James Cameron's famous version of The Titanic is very much a reflection of the popular belief of how that horrible night went: blind panic, rich nabbing the boats and the poor locked below to die on purpose. The truth is that even with the boat literally upended well-to-do survivors in boats traveled back to the wreck to collect as many swimmers as they could. Many poorer passengers were trapped below decks by the gates, but the reason for this was due to a combination of fewer crew to monitor the gates since they had gone to help with evacuation and a lot of the immigrants didn't understand English so when they were told to leave they didn't understand the importance of doing so.
This is another instance of many I found where the true romanticization isn't that people acted nobly and that rich and poor banded together, it was the fiction that the rich were evil and left the poor to drown. Unfortunately this myth is so popular it's the way many still believe the events transpired, even if actual accounts differ.
Myth: The Inquisition was a murderous zealous order of black robed torturers who burned free thinkers, liberated woman, and Jews at the stake on trumped up charges of heresy.
'I have observed that the world has suffered far less from ignorance than from pretensions to knowledge. It is not skeptics or explorers, but fanatics and ideologues who menace decency and progress. No agnostic ever burned anyone at the stake.'
-Daniel J Boorstin, social historian and educator 1914
The Facts: Burning at the stake was a form of capital punishment.
In the medieval era there was a firm distinction between the influence of The Church and the influence of the hierarchical laity: the barons, dukes, and kings. When someone was accused of a crime most often they would answer to this secular system of law as presided over by a regional monarch, and very often if the crime was seen to need an example made to prevent others from reciprocating it then the criminal would be tortured and publicly executed.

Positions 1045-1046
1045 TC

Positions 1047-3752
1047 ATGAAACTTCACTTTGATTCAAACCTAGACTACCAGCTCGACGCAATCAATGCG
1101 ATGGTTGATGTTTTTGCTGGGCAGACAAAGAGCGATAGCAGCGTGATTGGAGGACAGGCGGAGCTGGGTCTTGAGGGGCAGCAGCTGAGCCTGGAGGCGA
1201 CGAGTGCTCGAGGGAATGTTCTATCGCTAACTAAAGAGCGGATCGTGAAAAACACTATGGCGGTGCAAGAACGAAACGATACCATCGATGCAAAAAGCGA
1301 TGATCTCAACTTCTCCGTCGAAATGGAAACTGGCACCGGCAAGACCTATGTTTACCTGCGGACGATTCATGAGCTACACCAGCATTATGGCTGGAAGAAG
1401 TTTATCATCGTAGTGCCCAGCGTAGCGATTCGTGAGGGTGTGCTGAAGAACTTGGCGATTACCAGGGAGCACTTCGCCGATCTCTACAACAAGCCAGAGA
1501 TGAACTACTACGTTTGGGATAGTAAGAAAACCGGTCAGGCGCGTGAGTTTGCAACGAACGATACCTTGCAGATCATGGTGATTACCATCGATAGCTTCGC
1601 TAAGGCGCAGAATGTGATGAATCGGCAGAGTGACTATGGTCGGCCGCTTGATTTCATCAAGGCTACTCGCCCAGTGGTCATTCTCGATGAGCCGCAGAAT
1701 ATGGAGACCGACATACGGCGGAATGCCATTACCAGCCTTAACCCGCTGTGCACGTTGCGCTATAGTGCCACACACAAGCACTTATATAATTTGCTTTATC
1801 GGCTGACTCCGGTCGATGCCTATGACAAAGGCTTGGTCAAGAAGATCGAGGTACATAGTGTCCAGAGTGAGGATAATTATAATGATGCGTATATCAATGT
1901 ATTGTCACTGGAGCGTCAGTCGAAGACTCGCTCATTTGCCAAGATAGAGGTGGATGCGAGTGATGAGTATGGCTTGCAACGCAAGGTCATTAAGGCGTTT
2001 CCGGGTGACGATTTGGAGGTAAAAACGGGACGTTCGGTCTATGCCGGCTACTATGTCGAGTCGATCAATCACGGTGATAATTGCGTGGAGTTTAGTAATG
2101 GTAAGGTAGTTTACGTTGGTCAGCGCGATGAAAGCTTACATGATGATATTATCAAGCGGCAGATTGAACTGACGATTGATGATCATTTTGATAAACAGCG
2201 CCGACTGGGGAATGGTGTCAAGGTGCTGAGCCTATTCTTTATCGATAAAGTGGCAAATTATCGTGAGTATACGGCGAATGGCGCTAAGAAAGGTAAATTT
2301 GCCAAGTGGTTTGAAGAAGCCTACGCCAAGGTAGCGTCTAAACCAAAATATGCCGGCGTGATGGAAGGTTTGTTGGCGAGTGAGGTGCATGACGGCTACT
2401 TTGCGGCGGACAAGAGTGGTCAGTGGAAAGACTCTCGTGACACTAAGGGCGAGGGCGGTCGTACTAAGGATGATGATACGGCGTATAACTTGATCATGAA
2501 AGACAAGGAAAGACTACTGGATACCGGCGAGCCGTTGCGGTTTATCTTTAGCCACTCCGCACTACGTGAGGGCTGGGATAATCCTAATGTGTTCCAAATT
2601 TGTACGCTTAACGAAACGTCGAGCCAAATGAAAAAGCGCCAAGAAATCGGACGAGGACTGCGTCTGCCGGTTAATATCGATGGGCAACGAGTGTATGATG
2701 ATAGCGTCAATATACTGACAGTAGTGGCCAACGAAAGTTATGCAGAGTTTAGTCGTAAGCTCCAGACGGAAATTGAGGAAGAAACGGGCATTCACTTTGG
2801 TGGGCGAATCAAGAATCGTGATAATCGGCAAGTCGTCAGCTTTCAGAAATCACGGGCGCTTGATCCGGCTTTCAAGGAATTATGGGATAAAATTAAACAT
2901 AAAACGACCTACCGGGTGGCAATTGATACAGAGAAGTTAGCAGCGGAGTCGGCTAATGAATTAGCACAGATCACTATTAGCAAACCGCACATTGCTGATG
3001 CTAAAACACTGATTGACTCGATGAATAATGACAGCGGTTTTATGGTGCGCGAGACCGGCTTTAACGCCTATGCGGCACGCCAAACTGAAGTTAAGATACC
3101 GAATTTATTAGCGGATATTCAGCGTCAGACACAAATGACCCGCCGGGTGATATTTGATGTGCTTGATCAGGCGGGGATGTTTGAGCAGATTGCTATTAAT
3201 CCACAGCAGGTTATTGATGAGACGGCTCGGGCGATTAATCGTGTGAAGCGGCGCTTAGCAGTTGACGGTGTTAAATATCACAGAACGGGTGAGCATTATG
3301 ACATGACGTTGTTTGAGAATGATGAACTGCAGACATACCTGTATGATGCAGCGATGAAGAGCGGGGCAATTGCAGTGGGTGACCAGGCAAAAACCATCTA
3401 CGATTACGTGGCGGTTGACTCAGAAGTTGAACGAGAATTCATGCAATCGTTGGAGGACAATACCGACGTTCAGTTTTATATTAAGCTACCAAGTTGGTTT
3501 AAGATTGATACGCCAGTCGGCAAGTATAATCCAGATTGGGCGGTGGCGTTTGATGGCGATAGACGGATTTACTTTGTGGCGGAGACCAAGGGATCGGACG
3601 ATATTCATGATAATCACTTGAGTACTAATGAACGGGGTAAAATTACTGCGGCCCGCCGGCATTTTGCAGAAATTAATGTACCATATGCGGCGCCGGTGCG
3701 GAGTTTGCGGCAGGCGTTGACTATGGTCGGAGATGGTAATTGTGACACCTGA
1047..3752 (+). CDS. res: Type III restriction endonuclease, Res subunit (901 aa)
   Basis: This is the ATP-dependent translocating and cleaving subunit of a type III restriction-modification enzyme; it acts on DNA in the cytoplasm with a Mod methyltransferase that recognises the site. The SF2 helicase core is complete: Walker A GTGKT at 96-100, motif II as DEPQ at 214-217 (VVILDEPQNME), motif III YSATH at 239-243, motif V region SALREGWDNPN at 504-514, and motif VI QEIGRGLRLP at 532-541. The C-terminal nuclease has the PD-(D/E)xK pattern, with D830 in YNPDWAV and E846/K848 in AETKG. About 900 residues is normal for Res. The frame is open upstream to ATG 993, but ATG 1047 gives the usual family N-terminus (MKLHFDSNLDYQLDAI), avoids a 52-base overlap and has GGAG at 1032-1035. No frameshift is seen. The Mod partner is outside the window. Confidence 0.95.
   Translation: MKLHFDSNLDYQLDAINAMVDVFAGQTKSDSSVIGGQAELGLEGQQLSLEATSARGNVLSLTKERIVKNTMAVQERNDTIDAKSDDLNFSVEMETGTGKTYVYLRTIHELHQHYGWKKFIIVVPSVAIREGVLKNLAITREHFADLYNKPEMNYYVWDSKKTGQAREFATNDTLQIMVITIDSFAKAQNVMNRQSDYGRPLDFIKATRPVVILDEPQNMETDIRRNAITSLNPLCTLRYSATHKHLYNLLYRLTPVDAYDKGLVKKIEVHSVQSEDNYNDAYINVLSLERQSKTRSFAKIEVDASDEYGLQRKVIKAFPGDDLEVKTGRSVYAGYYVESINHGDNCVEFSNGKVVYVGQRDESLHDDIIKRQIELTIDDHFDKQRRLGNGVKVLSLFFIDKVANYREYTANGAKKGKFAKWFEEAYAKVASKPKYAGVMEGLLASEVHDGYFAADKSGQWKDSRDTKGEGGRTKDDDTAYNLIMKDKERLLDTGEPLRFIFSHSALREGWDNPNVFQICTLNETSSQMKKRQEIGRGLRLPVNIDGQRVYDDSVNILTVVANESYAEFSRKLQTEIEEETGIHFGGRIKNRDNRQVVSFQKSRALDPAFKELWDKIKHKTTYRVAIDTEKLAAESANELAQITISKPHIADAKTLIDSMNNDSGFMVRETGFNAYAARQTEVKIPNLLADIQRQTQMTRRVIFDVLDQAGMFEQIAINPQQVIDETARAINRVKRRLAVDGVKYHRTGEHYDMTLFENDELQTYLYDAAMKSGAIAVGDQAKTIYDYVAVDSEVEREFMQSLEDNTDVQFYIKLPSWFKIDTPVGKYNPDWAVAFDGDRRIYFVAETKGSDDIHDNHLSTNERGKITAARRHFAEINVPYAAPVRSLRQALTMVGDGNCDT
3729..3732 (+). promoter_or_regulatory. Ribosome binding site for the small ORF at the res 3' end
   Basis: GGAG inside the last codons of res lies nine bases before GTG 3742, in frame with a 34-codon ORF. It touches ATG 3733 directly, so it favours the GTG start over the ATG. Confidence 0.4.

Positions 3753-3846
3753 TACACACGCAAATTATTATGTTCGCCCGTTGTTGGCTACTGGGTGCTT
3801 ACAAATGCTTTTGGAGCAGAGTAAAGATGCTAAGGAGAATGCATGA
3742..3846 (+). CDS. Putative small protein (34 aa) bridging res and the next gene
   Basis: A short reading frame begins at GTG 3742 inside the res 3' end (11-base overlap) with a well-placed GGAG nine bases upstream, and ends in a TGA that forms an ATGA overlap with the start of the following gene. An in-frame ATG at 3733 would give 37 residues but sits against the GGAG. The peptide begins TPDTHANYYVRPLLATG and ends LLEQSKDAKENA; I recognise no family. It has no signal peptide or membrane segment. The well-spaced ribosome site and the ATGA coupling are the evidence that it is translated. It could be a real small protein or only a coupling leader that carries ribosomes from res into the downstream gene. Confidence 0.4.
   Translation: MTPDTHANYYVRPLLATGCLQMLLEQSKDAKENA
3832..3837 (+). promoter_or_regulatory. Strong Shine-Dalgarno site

The Inquisition, which did not start in Spain, was a branch of The Church which catered to not only ferreting out heretics but also preventing the sale of false artifacts and clergymen misinterpreting scripture. The name implies exactly what it did: ask questions. If implicated you would be brought before a tribunal of church elders and essentially quizzed on your knowledge of the holy writ as well as asked to justify your heresy or poorly handled treatment of The Bible. If you refused to answer you were incarcerated but not tortured, and if you admitted to heresy or inappropriate religious teaching you might be scourged if the crime was dire but more often you were required to pray for forgiveness for a set amount of time and released.
The Church was less interested in killing heretics as they were in converting them back to an appropriate Christian perspective. You couldn't even be accurately convicted of heresy by simple word of mouth: there had to be an inquest by Inquisitors sent to verify innocence or guilt in the field. You could not be tried for being an atheist.
If you were found guilty of a crime that fell under secular edicts THEN you were burned at the stake, as any other criminal might be.
Joan of Arc was not executed by the stake for heresy, but for treason: a secular crime.
In fact sometimes prisoners would profess heresy so they would be taken into the custody of The Inquisition instead of the secular monarchs because even when The Church authorized torture to purge a person suspected of being an agent of Satan, the only thing necessary to avoid torture or have it cease was to admit the crime and your remorse for it. Then after a brief stint of praying for salvation you would be let go, as opposed to mandatory and far more painful (and creative) torture in the secular sphere followed by an agonizing public death.